signs of hyperbilirubinemia vomiting, lethargy, poor feeding, wt loss, tachypnea, apnea, temp instability, jaundice after 6 days newborn and after 14 days premature newborn
causes of hyperbilirubinema Rh incompatibility, erythoblastosis fetalis, hydrops fetalis, diabetes, intrauterine infection, gram - bacilli, drug ingestion, too much oxytocin or pitocin, polycythemia, pyloric stenosis,obstruction of biliary duct, UTI, GBS, hypothyroidism, cephalohema
____ fetalis is Rh-negative mother pregnant with Rh+ fetus, transplacental passage of maternal antibodies takes place erythoblastosis fetalis
All Rh- mothers get RhoGam at ____ weeks 28 and after birth
ABO incompatibility is when mother is type ____ and baby is type ____ Mother O - baby A or B, may result in jaundice, need to give direct coombs if + keep eye on them
causes of neonatal anemia blood loss, hemolysis impaired RBC production
Cerebral bleeding may occure because of ____ hypoxia
____ anemia is a normal gradual dropin hemoglobin for the first 6-12 wks of life Physiologic Anemia
Signs of shock capillary filling time greater than 3 sec, decreased pulse, tachycardia, low blood pressure
Polycystemia - Venous hematocrit value is greater than ____% and venous hemoglobin level is greater than ___g/dl hematocrit over70%, hemoglobin over 22g/dl
Symptoms of polycythemia DECREASE in pulses, ruddy, tachycardia & congestive heart failure sx, respiratory distress, hyperbilirubinemia, discoloration of extremities seizures, jitteriness, hematuria, decreased urine output
sepsis neonatorum is from syphillis, gonorrhea, herpes type 2, or ____ left untreated before vaginal birth that baby aspirates Group B streptococcus
Signs and symptos of sepsis neonatorum pallor duskiness cyanosis, cool clammy, temp instability, lethargic, mottling
sepsis neonatorum is treated with ampicillin and gentamycin (do peaks and throughs, can affect hearing if long term) take VS hourly
____ protein - can tell if sepsis neonatorum is evident C-Reactive Protein
With ____ tachycardia initially, followed by apnea or bradycardis hyperbilirubinemia
hematologic signs and symptoms jaundice, petechial hemorrhages, heptaosplenomegaly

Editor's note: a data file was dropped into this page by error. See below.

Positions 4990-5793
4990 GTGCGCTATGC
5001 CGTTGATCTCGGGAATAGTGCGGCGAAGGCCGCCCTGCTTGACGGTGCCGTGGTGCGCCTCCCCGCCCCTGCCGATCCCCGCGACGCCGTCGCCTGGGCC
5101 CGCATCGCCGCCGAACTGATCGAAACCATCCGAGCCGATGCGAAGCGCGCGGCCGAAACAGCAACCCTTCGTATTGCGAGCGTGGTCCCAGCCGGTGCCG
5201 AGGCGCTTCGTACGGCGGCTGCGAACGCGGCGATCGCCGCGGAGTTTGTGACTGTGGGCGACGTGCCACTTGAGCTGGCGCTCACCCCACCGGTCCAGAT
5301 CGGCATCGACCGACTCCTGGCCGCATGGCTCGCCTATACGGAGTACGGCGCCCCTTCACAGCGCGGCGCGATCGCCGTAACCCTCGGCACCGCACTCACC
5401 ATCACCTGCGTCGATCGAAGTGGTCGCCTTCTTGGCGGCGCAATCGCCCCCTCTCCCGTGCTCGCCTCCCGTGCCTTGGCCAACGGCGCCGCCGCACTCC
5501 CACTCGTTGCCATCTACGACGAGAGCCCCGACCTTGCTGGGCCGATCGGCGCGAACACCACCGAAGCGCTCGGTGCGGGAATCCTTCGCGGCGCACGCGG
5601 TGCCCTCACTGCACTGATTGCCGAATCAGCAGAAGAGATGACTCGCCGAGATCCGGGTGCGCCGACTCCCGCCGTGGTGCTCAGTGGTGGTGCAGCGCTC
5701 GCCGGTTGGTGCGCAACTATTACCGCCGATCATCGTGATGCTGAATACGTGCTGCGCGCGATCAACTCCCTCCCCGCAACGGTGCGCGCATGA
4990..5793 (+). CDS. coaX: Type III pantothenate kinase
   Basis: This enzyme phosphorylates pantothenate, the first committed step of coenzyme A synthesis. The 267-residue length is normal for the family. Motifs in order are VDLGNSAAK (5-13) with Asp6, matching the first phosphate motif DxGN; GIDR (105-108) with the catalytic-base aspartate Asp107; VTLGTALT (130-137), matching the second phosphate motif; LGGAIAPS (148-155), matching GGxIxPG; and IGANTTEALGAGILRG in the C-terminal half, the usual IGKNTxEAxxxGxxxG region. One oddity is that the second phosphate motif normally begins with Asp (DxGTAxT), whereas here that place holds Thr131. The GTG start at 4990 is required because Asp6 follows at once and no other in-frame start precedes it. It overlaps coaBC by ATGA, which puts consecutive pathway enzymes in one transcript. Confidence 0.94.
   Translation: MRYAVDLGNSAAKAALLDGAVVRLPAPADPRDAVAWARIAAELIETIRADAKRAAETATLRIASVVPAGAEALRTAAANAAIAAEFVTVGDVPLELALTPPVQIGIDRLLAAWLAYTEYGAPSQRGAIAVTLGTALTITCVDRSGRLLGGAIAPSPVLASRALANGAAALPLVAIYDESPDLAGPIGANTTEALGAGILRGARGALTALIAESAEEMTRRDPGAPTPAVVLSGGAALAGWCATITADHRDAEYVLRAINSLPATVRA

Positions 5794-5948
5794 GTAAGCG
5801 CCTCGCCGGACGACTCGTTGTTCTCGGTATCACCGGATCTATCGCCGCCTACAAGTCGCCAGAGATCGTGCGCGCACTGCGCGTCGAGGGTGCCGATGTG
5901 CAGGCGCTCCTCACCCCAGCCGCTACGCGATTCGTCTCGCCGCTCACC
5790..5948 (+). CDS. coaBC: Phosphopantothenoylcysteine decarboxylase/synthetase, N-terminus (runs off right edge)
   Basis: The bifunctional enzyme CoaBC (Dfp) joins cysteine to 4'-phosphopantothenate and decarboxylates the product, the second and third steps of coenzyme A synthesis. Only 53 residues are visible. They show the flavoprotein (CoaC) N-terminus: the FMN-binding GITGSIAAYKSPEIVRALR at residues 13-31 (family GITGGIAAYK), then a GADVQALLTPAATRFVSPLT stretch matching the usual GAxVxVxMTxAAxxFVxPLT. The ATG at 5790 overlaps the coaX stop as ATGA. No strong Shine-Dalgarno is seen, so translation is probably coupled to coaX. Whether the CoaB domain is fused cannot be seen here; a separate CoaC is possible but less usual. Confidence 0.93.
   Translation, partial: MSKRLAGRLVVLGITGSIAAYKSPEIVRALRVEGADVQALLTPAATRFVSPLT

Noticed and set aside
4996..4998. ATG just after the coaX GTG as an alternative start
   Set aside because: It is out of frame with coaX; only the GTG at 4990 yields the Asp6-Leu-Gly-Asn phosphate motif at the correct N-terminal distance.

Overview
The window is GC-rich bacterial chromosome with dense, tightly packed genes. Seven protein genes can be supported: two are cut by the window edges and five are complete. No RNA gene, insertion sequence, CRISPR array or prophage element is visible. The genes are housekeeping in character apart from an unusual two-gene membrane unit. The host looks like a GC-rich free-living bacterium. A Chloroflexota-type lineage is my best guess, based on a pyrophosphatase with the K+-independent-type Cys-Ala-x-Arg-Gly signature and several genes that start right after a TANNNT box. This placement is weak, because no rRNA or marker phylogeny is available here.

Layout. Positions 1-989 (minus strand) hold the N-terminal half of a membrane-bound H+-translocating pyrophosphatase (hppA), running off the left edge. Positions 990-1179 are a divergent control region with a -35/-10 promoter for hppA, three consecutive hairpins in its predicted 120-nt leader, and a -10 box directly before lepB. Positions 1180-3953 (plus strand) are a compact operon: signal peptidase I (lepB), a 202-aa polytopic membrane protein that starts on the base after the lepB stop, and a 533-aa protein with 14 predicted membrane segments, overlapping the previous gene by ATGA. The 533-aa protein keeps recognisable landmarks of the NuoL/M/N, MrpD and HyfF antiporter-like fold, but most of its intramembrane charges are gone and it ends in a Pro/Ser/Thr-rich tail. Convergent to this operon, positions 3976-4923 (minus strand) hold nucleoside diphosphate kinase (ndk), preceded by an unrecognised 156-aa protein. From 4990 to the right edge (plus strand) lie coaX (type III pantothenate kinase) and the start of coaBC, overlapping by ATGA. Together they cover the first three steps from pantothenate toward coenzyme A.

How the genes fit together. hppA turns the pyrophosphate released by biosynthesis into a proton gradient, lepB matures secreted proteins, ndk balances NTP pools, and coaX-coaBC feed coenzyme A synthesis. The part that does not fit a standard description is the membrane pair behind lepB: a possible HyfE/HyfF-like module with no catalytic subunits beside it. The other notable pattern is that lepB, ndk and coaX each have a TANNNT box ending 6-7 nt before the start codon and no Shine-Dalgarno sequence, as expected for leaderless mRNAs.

When does spirochetes cross the placenta with maternal syphili after 16th week
Infant assessment of maternal syphilis elevated cord serum IgM, rhinitis, fissures on mouth corners, rash mouth and anus, copper colord rash face and palms, edema joints, bone pain, cateracts, SGA
infant assessment of Gonorrhea conjunctivitis, corneal ulcerations, sepsis, temp instability, hypotonia, jaundice
Infant assessment of Herpes Type 2 births sm cluster vesicular skin lesions all over body, DIC, assess for fever, respiratory congestion, tachypnea and tachycardia
Nursing management of Herpes type 2 births careful handwashing, s/b in isolation, administer acyclovir
motehr with HPV, (genital warts) will have automatic CS
Infant assessment of chlamydia trachomatis birth perinatal hx of preterm birth, pneumonia, conjunctivitis, chronic follicular conjunctivitis
four physchologic tasks for coping anticipatory grief, acknowledgment of maternal failure, resumption of the process of relating to infant, understanding of special needs and growth patterns
T/F Research shows that there is NO safe amount to drink during pregnancy? True
What do you tell a breastfeeding mom if she wants to drink? That it does cross into the breast milk and to pump and dump.
The physician has diagnosed Jeremy with postmaturity syndrome. What characteristics support this diagnosis? What are the nursing interventions for each? Hypoglycemia, Cold stress/thermoregulation Monitor temperature; Seizures-Prevent cold stress. Polycythemia-Obtain a central line to determine accurately the presence of polycythemia. Pneumonia-Keep lungs clear of fluid.